08/26/2012 02:32 pm ET Updated Oct 26, 2012

A Re-imagined Ancient Mariner Calls for Change

Michael Bloor, a professor at Cardiff University's Seafarers International Research Centre, has spent twelve years uncovering the harsh and unjust working conditions faced by an often overlooked group: the roughly one million mariners around the world. But, until now, he's had trouble getting anyone to pay attention to his findings.

Bloor has tried to push for change through the standard academic articles for years without much success. This time, in an effort to get some attention, he decided to try writing a poem. "Initially it was a little intellectual exercise," he told the BBC, "but as it progressed, I became more determined to make it a public document so people could understand the difficult conditions that seafarers labour under."

Bloor titled his poem "The Rime of the Globalised Mariner," and fashioned it after Samuel Taylor Coleridge's famous ballad, "The Rime of the Ancient Mariner." Coleridge's poem tells the story of a mariner who shoots an albatross (a bird which, contrary to conventional wisdom, mariners considered good luck), thus cursing his shipmates to death, and cursing himself to forever tell the story.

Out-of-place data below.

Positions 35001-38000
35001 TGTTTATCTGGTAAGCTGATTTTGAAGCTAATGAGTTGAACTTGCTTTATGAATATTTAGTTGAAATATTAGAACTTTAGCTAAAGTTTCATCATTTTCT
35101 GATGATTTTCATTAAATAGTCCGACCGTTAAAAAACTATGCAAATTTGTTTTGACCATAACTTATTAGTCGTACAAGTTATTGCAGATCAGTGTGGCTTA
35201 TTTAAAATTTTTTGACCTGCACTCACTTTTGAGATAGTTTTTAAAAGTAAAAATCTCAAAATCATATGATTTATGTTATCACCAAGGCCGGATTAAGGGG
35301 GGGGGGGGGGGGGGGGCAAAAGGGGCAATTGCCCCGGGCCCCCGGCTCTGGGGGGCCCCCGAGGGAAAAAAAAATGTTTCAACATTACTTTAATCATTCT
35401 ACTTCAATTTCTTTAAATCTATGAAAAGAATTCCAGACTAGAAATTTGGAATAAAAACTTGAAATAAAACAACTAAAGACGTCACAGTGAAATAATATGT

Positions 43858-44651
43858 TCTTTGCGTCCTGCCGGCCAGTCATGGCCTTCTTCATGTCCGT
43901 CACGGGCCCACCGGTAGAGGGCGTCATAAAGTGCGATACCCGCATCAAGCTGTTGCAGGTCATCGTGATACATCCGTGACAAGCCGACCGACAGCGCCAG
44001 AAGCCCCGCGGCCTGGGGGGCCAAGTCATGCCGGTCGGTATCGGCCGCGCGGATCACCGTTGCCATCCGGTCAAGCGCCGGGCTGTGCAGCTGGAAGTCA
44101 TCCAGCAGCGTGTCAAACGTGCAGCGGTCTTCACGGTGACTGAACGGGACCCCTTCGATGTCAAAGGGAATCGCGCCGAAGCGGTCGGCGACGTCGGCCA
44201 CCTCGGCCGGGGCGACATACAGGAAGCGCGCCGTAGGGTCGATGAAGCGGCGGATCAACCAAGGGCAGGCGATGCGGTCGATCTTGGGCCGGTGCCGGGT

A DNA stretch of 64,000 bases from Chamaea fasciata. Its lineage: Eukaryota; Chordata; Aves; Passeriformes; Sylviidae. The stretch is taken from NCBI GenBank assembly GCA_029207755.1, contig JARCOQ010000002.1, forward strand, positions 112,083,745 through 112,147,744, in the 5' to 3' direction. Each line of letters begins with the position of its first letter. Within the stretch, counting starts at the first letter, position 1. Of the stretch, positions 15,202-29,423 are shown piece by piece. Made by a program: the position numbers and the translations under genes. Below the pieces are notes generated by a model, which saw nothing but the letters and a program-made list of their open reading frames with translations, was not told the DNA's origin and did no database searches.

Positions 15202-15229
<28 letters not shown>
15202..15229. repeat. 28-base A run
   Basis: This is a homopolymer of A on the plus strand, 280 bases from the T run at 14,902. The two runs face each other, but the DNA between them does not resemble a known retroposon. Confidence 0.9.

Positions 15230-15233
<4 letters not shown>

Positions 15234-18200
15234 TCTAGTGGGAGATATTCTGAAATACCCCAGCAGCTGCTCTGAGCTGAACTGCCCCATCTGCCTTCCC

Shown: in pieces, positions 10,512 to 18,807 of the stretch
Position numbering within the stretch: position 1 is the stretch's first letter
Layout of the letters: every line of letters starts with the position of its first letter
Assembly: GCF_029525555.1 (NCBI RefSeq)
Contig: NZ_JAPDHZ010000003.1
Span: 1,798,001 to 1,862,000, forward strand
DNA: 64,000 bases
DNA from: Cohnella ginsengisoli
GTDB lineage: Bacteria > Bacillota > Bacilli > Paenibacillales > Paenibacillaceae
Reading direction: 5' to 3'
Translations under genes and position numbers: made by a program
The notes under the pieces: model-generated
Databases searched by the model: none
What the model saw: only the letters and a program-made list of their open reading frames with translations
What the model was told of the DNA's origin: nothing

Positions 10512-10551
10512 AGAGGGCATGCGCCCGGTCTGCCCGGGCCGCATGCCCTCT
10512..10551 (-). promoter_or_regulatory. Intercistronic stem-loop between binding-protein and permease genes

Bloor's poem cleverly echoes Coleridge's, using the same structure and ballad meter, and he directly contemporizes, where he can, Coleridge's lines. The "global mariner" who replaces Coleridge's ancient mariner is, like one quarter of the world's sailors, Filipino. He describes, at length, the harsh conditions that he and his colleagues face:

'I had no wish to work on ships -
Filipinos know it's hard -
Mouths were many, jobs were scarce,
From birth my life was marr'd.

While Coleridge's mariner brought misfortune on himself, Bloor's mariners are cursed by the cruel realities of today's shipping industry, including poor training, poor safety standards and long hours. In response to an inspector character's explanations, Bloor's mariner exclaims:

'I thank you,' cried the mariner,
'Now I know the bitter worst:
No remedy in law books -
My mates and I are cursed .'

The poem ends with a call for consumers to push for change.

So come all you kind consumers,
Who the honey'd wine have sipped,
Take pity on the mariner
Beware how your goods are shipped.

Bloor's poem has already succeeded in attracting more attention than his articles ever did. Here's to hoping his poem has some impact. You can read the entire text of "The Rime of the Globalized Mariner" here.